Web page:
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The Privacy Advisor | DPI: UK dispatch: Enforcement, data flows and UK reforms on the docket Related reading: Irish DPC fines Meta 390M euros over legal basis for personalized ads

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Several significant figures in the privacy landscape shared their thoughts on the keynote stage at the IAPP Data Protection Intensive: U.K. here in London Thursday. The state of play and future of EU enforcement and international data transfers were the focus of a keynote panel moderated by IAPP Research and Insights Director Joe Jones and featuring former U.K. Information Commissioner and current Baker McKenzie International Advisor Elizabeth Denham and NOYB Honorary Chair Max Schrems. 

Separately, a day after introducing a new U.K. data protection reform bill to Parliament, U.K. Secretary of State for the Department of Science, Innovation and Technology Michelle Donelan shared her thoughts on the reforms.

Enforcement and the one-stop shop

Earlier this year, the European Data Protection Board and Ireland's Data Protection Commission handed down a trio of enforcement actions against Meta’s Facebook, Instagram and WhatsApp related to transparency and legal bases for data processing. The decisions, which showed the EU General Data Protection Regulation’s one-stop shop in action, stemmed from complaints filed by NOYB in 2018 and have called the mechanism, as well as appropriate legal basis for data processing, into question.  

“It’s interesting because you see how on the one hand, the one-stop-shop system kind of works, but it also shows how it’s very messy, very slow, that the regulator has the ability to delay this procedure for four and a half years,” Schrems said, noting there will be at least 18 pieces of litigation that will come out of the three decisions. “The GDPR just says you guys work together but it doesn’t say how.”

Schrems cited issues around different procedural laws among member states and a lack of cooperation, while Denham pointed to “natural tensions” and a need for enhanced transparency and timelines.

“For complainants, for controllers, for all the regulators that sit in the one-stop shop, there needs to be more transparency and not just the white smoke that comes out at the end of the process,” Denham said.

The data transfer conundrum

On the data transfer landscape, Denham said the environment — with a growth of privacy laws and proliferation of data transfer restrictions around the world — is “chaos,” and what Schrems said is a “logical consequence,” of privacy laws.

Denham previously called for a “Bretton Woods agreement for data,” a multilateral solution for data flows. On Thursday, she said she made that call “back when I was optimistic,” noting high hopes for G-7 discussions, the Organisation for Economic Co-operation and Development’s work on government access to private sector data, and other efforts.  

“But with the geopolitical situation with Ukraine, with Brexit and China, I do think we have a fractured environment right now … So instead of a multilateral agreement, I could see a plurilateral agreement among the rule-of-law democracies. It’s not going to happen in 2023,” she said.

“This is a nation-to-nation political issue that we really have to solve because, in the meantime, people have real harms going on. We’re not spending enough time on new technologies. As a profession, don’t take your eyes off the ball.”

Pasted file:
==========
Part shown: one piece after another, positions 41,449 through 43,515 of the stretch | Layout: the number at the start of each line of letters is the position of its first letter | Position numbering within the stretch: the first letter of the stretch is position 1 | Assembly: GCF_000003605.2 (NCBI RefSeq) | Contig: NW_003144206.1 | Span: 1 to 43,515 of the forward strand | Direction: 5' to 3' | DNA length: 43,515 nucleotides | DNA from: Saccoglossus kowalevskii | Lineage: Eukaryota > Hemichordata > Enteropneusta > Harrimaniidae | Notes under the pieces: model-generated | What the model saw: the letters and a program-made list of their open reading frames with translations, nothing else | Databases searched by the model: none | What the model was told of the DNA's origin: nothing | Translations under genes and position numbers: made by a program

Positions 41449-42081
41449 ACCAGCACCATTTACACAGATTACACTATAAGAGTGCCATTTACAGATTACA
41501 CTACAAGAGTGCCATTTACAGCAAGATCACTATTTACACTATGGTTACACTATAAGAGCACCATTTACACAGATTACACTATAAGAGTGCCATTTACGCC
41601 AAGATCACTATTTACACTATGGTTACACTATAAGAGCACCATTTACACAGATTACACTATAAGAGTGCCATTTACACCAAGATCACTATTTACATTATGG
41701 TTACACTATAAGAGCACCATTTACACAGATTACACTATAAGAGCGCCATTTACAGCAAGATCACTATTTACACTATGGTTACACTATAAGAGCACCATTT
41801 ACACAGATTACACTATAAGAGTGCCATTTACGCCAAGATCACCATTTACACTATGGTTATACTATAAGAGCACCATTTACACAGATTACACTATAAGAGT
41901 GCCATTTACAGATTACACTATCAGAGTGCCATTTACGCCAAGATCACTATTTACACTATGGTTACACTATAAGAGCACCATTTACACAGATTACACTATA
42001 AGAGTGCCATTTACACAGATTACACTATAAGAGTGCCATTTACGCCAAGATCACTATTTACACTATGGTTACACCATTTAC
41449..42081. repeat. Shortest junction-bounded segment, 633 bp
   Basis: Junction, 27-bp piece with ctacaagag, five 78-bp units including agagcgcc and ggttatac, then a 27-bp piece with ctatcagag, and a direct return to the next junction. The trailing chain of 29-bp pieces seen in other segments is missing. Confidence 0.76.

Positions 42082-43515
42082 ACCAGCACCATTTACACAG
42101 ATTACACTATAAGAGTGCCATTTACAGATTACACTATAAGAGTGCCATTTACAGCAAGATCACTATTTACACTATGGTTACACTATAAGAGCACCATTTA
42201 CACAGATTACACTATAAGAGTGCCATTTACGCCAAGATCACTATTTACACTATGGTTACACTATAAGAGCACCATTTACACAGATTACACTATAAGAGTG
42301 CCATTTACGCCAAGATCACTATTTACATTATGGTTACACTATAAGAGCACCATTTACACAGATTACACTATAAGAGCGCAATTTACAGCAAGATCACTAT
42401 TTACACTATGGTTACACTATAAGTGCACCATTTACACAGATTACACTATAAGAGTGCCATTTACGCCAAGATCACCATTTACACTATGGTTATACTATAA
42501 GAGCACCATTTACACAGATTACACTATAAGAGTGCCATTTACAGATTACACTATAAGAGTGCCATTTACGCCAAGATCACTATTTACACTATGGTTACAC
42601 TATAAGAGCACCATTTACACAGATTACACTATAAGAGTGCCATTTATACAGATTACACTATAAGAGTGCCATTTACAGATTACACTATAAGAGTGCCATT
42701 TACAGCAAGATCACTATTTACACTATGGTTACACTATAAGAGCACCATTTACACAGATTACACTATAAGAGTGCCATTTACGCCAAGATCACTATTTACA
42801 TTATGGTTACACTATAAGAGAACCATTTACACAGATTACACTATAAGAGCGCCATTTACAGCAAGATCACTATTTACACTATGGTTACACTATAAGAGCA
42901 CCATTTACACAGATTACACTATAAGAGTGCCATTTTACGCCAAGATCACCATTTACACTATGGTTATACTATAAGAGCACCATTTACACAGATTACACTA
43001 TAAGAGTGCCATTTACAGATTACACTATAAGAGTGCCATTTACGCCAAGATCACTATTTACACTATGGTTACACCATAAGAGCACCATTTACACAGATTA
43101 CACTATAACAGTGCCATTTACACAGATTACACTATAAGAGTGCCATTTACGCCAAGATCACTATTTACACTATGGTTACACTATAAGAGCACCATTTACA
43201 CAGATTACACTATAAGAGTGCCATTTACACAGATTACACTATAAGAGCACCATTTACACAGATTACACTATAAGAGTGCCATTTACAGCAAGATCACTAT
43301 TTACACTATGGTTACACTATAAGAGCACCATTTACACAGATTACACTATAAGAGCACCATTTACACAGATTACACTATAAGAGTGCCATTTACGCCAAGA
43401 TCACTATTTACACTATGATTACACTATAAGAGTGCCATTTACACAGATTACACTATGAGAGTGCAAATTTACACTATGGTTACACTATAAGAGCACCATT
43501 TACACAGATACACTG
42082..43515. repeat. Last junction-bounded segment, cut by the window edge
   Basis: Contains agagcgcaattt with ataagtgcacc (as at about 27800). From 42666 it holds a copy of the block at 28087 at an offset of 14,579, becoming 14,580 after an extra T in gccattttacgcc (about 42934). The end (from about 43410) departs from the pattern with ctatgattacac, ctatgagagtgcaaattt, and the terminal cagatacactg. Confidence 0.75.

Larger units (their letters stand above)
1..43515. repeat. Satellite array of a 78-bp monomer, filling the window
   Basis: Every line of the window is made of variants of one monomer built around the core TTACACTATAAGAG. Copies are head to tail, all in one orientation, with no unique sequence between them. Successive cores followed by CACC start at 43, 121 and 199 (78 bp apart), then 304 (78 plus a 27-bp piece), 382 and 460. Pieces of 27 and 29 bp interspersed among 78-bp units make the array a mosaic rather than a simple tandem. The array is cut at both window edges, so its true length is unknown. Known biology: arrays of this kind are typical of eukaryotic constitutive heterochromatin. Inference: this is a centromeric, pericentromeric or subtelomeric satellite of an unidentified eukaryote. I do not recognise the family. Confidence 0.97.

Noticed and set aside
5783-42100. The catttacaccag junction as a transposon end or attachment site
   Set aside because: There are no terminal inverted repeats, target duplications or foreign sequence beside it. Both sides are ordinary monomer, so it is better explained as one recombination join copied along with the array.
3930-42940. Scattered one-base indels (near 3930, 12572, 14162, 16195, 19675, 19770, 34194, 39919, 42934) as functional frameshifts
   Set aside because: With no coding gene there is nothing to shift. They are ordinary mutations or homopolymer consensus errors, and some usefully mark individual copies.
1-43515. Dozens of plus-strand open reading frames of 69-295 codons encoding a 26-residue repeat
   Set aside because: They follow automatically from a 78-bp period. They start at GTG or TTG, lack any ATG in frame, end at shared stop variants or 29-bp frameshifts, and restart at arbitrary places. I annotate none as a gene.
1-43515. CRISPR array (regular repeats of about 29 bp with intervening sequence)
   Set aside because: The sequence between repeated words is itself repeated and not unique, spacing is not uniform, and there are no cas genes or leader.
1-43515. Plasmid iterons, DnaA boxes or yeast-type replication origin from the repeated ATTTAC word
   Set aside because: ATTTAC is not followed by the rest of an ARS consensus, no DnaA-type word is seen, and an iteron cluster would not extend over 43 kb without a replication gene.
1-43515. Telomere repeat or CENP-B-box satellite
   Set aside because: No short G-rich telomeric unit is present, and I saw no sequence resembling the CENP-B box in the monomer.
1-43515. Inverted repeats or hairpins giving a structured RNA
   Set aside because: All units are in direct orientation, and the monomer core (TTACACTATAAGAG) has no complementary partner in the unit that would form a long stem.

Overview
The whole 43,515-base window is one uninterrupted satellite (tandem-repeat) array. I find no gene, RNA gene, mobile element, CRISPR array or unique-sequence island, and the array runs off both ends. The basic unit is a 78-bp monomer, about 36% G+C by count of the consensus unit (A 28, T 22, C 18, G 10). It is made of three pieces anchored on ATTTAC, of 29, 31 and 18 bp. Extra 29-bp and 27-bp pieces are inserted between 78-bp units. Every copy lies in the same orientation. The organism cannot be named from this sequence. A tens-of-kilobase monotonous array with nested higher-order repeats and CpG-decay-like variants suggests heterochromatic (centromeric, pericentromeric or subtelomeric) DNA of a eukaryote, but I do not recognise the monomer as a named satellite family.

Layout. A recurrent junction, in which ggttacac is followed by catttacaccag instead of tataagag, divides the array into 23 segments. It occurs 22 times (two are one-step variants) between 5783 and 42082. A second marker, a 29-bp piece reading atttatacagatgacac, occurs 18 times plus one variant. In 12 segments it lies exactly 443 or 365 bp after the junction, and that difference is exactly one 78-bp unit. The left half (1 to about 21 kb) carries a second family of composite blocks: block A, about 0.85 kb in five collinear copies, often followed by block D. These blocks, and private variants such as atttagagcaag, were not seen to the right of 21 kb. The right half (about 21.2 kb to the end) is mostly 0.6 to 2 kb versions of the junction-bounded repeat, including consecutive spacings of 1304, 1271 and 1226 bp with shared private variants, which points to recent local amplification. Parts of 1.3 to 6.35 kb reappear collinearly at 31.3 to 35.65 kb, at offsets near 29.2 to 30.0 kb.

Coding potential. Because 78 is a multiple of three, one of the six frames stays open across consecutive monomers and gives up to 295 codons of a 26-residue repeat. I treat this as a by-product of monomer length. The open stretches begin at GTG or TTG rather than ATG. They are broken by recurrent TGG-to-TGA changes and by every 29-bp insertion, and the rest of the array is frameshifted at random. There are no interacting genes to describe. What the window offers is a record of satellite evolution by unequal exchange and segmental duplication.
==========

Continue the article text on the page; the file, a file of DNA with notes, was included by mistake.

UK data protection reforms and the question of adequacy

Donelan, who also spoke on the IAPP's keynote stage Thursday, introduced draft data protection reform of the U.K. General Data Protection Regulation to Parliament, the Data Protection and Digital Information (No. 2) Bill.

U.K. Secretary of State for the Department of Science, Innovation and Technology Michelle Donelan

Donelan said the reform is estimated to create 4 billion GBP in savings over the next 10 years, was crafted alongside "industry and leading experts," and is "a massive step forward in the international landscape."

"Five years since the GDPR was first introduced, we have an opportunity to learn the lessons of data protection around the world and correct the elements that are not working for us as a nation," Donelan said. "This is a bill which does exactly that because we co-designed it with people that deal day in and day out with data. The bill will make it clearer, easier and cheaper for small companies, who account for 99 percent of our country's businesses, whilst maintaining the high standards that British people rightly deserve and expect." 

Denham said the move to reform shows “creativity” on behalf of the U.K. in looking at ways to make the law “more pragmatic and fitting for the economy.” But the changes are not substantive, she said, and among hopes the U.K. will retain adequacy with the European Union, she would rather see the U.K. “join other countries outside the EU with full-throated support for a new way,” such as, for example, the Asia-Pacific Economic Cooperation's Cross-Border Privacy Rules. 

“I don’t think adequacy is sustainable,” Denham said. “There’s a whole line of countries waiting for refreshment of their adequacy decisions that have been made under the directive,” she said. “What is needed is a sustainable, plurilateral way forward.”

From Schrems perspective, the U.K. law reform “is not relevant.”

“If we go after a U.K. company, we’ll go after a U.K. company in Europe. It’s not really relevant from a litigation perspective as long as you have European customers,” he said. “The more striking problem, is is it relevant? On a global level right now, no.”

Top photo: NOYB Honorary Chair Max Schrems, former U.K. Information Commissioner and current Baker McKenzie International Advisor Elizabeth Denham and IAPP Research and Insights Director Joe Jones. 


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